The following is a taste of Rabindranath Tagore’s thoughts on language and translations, taken from a speech he gave when traveling in China in 1925:
“Languages are jealous. They do not give up their best treasures to those who try to deal with them through an intermediary belonging to an alien rival. You have to court them in person and dance attendance on them. Poems are not like gold or other substantial things that are transferable. You cannot receive the smiles and glances of your sweetheart through an attorney, however diligent and dutiful he may be.”
Tagore describes his experiences studying translated works of European authors, and his efforts at learning German. He says that he was cursed in that he understood meaning too quickly: once he was able to understand enough to infer the author’s intent, he was able to skip over the nuances and details of the language. In this way he read Heine “like a man walking in sleep crossing unknown paths with ease.”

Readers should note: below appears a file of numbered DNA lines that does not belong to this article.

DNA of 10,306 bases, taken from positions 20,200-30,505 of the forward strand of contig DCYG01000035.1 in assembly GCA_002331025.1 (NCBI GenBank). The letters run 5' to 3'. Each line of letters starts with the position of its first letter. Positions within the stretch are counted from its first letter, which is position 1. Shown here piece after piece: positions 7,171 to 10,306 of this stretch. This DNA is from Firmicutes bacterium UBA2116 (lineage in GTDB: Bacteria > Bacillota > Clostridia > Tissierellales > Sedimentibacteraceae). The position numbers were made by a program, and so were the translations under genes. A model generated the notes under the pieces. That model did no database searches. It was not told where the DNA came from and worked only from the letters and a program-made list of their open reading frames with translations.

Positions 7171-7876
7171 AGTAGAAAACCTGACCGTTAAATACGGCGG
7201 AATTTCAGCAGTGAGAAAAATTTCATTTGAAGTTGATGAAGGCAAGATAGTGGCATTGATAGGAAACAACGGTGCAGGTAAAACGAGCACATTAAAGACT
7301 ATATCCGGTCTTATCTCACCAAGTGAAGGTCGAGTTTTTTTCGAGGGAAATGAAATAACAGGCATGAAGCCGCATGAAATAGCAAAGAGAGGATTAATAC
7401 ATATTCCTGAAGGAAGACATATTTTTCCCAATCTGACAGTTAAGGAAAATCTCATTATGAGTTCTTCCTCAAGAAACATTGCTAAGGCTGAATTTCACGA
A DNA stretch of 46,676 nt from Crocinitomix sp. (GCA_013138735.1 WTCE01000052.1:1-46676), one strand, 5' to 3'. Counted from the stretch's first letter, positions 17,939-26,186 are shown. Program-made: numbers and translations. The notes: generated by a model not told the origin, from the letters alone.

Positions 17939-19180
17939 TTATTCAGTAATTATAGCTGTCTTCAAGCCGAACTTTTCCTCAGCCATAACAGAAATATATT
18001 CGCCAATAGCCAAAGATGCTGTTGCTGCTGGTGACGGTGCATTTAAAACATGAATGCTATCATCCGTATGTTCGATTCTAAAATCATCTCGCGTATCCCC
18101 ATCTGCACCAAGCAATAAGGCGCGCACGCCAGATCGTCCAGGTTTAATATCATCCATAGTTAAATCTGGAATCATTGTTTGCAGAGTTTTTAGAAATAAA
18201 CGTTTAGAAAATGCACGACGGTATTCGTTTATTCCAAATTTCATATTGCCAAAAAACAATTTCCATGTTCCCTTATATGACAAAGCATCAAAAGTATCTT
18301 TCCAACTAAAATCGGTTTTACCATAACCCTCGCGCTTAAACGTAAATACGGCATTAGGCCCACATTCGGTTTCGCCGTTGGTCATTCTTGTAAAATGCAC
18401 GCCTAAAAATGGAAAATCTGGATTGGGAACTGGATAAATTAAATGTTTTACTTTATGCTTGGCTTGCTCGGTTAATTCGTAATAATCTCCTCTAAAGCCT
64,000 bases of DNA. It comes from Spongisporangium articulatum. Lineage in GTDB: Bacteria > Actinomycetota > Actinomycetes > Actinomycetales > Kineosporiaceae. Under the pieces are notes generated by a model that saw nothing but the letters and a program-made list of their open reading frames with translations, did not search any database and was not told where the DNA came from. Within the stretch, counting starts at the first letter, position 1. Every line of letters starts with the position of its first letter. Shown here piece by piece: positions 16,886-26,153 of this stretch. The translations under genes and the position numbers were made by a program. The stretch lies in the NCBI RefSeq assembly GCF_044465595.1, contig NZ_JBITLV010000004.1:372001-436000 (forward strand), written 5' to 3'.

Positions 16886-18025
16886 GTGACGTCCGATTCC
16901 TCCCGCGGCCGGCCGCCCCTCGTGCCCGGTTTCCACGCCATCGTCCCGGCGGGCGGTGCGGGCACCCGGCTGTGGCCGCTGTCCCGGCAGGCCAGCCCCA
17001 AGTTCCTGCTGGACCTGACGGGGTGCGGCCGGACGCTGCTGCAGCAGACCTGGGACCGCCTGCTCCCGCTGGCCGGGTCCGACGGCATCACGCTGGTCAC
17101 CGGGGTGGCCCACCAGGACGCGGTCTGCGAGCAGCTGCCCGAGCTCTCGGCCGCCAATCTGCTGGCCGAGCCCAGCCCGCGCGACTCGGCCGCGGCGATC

His limited understanding of German was insufficient for other works like Faust.
“I believe I found my entrance to the palace, not like one who has keys for all the doors, but as a casual visitor who is tolerated in some general guest room, comfortable but not intimate.”
In the end, Tagore says, Goethe and other remained unknown to him.
“This is as it should be. Man cannot reach the shrine, if he does not make the pilgrimage.”
Read prose and appreciate it in its original language, insists Tagore. Read my poetry in the original Bangali and only then can you judge it truly.
“So you must not hope to find anything true from my own language in translation… I am gratified to hear from you that you are convinced that I am a poet because I have beautiful grey beard. But my vanity will remain unsatisfied until you know me from my voice that is in my poems.
“I hope that this may make you want to learn Bengali some day.”
Rabindranath Tagore, Talks in China. Rabindra Rachanavali Series, Rupa 2002. [Link]